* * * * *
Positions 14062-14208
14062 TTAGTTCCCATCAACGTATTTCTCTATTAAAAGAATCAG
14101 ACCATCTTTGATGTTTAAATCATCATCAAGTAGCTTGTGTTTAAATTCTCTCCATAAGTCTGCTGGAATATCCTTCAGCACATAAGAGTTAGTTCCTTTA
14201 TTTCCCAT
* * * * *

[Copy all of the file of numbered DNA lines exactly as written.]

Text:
Positions 14062-14208
14062 TTAGTTCCCATCAACGTATTTCTCTATTAAAAGAATCAG
14101 ACCATCTTTGATGTTTAAATCATCATCAAGTAGCTTGTGTTTAAATTCTCTCCATAAGTCTGCTGGAATATCCTTCAGCACATAAGAGTTAGTTCCTTTA
14201 TTTCCCAT